Keywords: Brassicaceae, centromere loss, chromosome fusion, chromosome translocation, diploidization, dysploidy, karyotype evolution, polyploidy, whole-genome duplication

  • Mikula O, Šumbera R, Aghová T, Mbau J, Katakweba A, Sabuni C et al. (2016)

    Evolutionary history and species diversity of African pouched mice (Rodentia: Nesomyidae: Saccostomus )

    Zoologica Scripta.

    We explore diversity of African pouched mice, genus Saccostomus (Rodentia, Nesomyidae), by sampling molecular and morphological variation across their continental-scale distribution in southern and eastern African savannahs and woodlands. Both mitochondrial (cytochrome b) and nuclear DNA (IRBP, RAG1) as well as skull morphology confirm the distinction between two recognized species, S. campestris and S. mearnsi, with disjunct distribution in the Zambezian and Somali–Maasai bioregions, respectively. Molecular dating suggests the divergence of these taxa occurred in the Early Pliocene, 3.9 Ma before present, whereas the deepest divergences within each of them are only as old as 2.0 Ma for S. mearnsi and 1.4 Ma for S. campestris. Based on cytochrome b phylogeny, we defined five clades (three within S. campestris, two in S. mearnsi) whose species status was considered in the light of nuclear DNA markers and morphology. We conclude that S. campestris group consists of two subspecies S. campestris campestris (Peters, 1846; comprising two cytochrome b clades) and S. campestris mashonae (de Winton, 1897) that are moderately differentiated, albeit distinct in IRBP and skull form. They likely hybridize to a limited extent along the Kafue–Zambezi Rivers. Saccostomus mearnsi group consists of two species, S. mearnsi (Heller, 1910) and S. umbriventer (Miller, 1910), that are markedly differentiated in both nuclear markers and skull form and may possibly co-occur in south-western Kenya and north-eastern Tanzania. Analysis of historical demography suggests both subspecies of S. campestris experienced population expansion dated to the Last Glacial. In the present range of S. campestris group, the distribution modelling suggests a moderate fragmentation of suitable habitats during the last glacial cycle, whereas in the range of S. mearnsi group it predicts substantial shifts of its occurrence in the same period.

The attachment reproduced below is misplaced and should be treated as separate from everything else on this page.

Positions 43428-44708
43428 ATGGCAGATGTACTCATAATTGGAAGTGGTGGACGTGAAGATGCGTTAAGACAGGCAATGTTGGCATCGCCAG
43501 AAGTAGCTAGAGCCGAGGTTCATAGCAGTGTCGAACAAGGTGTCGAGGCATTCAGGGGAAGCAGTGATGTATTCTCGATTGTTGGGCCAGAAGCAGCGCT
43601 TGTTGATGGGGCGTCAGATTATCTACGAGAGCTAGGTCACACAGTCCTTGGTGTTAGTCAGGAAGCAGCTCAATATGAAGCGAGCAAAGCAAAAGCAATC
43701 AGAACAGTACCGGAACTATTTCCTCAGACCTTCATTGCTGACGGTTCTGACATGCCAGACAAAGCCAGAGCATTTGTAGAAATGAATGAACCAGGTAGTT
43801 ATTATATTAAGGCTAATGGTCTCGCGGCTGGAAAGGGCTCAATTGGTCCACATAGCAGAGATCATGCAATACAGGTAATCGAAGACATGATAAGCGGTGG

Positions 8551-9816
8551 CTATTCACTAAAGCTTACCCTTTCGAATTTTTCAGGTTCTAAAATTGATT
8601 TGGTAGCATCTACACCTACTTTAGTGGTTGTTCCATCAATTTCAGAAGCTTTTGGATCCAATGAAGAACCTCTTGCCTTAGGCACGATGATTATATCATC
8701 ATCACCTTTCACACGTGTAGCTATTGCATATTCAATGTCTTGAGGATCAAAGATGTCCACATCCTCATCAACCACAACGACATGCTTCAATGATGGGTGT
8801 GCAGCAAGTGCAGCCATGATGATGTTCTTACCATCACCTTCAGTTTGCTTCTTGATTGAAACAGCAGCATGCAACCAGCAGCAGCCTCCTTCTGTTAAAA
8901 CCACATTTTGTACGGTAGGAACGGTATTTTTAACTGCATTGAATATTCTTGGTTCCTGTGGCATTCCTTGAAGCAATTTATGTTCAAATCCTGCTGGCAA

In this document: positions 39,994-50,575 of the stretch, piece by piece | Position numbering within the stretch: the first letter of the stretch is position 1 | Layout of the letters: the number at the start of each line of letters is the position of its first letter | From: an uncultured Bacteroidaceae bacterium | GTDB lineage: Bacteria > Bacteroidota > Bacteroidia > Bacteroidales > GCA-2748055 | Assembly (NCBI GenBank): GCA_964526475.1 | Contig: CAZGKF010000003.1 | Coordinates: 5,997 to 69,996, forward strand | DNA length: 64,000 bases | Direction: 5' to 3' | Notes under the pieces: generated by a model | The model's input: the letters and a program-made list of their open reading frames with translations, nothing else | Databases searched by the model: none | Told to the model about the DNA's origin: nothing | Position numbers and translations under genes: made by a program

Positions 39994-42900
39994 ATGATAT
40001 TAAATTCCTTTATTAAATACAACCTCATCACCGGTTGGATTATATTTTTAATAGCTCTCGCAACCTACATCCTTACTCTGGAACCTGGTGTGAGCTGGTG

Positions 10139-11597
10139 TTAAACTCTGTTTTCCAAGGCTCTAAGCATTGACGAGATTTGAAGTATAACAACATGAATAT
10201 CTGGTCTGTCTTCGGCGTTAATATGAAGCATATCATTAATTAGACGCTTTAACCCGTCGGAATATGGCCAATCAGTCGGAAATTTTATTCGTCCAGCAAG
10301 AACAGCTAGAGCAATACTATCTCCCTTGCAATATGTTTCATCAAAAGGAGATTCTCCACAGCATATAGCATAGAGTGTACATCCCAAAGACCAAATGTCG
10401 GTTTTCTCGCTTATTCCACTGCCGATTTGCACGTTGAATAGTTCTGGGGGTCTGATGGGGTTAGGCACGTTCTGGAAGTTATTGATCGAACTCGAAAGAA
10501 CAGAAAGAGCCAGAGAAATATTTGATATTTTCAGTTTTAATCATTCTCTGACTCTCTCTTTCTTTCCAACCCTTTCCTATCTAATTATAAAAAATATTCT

Keywords: Brassicaceae, centromere loss, chromosome fusion, chromosome translocation, diploidization, dysploidy, karyotype evolution, polyploidy, whole-genome duplication

  • Oberlander K, Dreyer L, Goldblatt P, Suda J, Linder H (2016)

    Species-rich and polyploid-poor: Insights into the evolutionary role of whole-genome duplication from the Cape flora biodiversity hotspot

    American Journal of Botany 103(7) 1336-1347.